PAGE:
Not only have alcohol policy measures infrequently targeted the specific age group ages 18–25, researchers have seldom evaluated the effects of alcohol control policies specifically on this age group as a whole, although numerous studies have examined alcohol policy effects on the entire adult population, those under age 21, or college students. This article summarizes research on the effectiveness of alcohol control policies aimed at underage youth, college students, and the general population and, in particular, their effects on the drinking behavior of young adults.



The primary and most-studied alcohol control measure relevant to underage youth is the establishment of the minimum legal drinking age (MLDA) at 21. Many well-controlled longitudinal studies have shown that an MLDA of 21 is effective in reducing alcohol consumption and traffic crashes among 18- to 20-year-olds, and some investigators have found that the age-21 MLDA is associated with reductions in other problems among underage youth, such as alcohol-related suicide and vandalism (Wagenaar and Toomey 2002). One study examined whether the age-21 MLDA had a spillover effect on the drinking behavior of 21- to 25-year-olds (O’Malley and Wagenaar 1991). This research found that college students who had been high school seniors in States with an MLDA of 18 drank more while in college than their counterparts who had been high school seniors in States with an MLDA of 21. High school graduates of the same age who were not attending college also drank more on average if they had been seniors in States with an MLDA of 18.


The age-21 MLDA has been effective in reducing teen drinking and alcohol problems with limited enforcement, which may illustrate the value of broad environmental approaches. Passage of the age-21 law established a norm that drinking by teenagers is inappropriate. This moral force of the law has some effect, even without active enforcement. In other words, many obey laws because it is the right thing to do, not just because of fear of enforcement penalties. Nevertheless, the law without enforcement is limited in its effects. Teenagers can easily obtain alcohol from both commercial outlets (e.g., bars and liquor stores) and social sources (e.g., friends, coworkers) (Wagenaar et al. 1996). Investigators have identified several policies and environmental strategies that strengthen MLDA laws and reduce underage access to alcohol (Komro and Toomey 2002)—for example, checking the compliance of commercial outlets by having a minor attempt to purchase alcohol under the supervision of a law enforcement officer. If an establishment sells alcohol to the underage person, penalties can be applied to both the server and the license holder. Studies have shown that compliance checks are effective in reducing sales to underage youth (Wagenaar et al. 2005) and indicate that compliance checks may affect drinking behavior (Holder et al. 2000).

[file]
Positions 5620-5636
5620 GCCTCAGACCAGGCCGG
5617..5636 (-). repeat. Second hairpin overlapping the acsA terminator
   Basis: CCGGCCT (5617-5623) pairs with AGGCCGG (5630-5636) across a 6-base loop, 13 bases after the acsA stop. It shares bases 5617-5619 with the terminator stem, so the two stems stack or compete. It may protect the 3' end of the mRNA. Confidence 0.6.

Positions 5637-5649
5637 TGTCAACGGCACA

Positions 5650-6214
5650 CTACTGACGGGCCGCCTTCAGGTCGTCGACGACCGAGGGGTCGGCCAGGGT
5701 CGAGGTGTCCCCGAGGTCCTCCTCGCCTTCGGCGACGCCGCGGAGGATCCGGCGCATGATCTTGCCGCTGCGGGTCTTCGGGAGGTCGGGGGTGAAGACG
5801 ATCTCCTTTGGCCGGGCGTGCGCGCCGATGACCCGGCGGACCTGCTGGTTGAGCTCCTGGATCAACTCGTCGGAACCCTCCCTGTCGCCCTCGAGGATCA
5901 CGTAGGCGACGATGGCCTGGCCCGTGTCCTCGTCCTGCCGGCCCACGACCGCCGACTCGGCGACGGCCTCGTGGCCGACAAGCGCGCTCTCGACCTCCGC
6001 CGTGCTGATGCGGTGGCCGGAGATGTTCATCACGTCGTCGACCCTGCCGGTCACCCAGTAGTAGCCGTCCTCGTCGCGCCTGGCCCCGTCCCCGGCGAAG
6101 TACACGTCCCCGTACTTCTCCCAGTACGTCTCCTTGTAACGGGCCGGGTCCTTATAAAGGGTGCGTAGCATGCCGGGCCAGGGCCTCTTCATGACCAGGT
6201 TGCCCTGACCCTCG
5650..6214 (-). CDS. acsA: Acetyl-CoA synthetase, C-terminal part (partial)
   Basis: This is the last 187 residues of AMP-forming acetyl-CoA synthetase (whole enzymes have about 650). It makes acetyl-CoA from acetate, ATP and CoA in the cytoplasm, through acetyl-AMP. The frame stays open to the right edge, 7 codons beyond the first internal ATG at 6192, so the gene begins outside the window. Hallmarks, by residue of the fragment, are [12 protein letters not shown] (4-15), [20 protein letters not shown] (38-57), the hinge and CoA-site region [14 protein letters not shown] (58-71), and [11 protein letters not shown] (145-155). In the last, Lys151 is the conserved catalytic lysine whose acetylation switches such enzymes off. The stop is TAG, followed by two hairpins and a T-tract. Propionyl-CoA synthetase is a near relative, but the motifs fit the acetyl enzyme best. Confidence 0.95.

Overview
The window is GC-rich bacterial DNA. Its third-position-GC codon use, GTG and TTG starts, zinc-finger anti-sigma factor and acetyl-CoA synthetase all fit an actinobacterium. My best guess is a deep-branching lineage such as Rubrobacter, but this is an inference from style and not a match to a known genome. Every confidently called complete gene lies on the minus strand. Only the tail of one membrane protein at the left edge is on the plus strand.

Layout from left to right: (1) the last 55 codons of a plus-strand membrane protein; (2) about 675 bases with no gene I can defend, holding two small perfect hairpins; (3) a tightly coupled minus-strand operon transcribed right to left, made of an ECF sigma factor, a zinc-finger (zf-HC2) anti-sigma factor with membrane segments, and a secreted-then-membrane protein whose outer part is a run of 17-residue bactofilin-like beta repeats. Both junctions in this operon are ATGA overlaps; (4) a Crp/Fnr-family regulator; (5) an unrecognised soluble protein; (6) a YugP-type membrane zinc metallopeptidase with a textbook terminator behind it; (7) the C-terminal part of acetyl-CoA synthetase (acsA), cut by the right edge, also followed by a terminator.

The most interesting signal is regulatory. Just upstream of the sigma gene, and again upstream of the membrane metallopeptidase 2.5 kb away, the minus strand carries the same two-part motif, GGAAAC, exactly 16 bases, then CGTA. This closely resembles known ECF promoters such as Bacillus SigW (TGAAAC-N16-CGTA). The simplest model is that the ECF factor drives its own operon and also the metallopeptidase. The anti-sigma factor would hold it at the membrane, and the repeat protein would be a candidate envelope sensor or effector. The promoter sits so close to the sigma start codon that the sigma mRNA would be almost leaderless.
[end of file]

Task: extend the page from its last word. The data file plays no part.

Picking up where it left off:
Other policies targeting youth access to alcohol, such as beer keg registration and penalties for producing or selling false age identification documents, have not been evaluated in terms of their effects on access or drinking rates.



In recent years, an increasing number of colleges have implemented policies to reduce alcohol consumption and alcohol-related problems among their underage as well as legal-age students (Toomey and Wagenaar 2002). Examples of these institutional policies include establishing alcohol-free college residences and campuses, prohibiting self-service of alcohol at campus events, prohibiting beer kegs on campus, and banning sales or marketing of alcohol on campus.


Several studies have examined the effect of such college policies on the drinking behavior of college students. Large studies of nationally representative samples of college students have shown that students living in substance-free residences are less likely to engage in heavy episodic drinking (five or more drinks in one sitting for men, four or more for women), and underage students at colleges that ban alcohol are less likely to engage in heavy episodic drinking and more likely to abstain from alcohol (Wechsler et al. 2001a,b). College alcohol policies are less likely to have effects on students who live off campus than on, however, and are not likely to have any effect on the many young adults who do not attend college.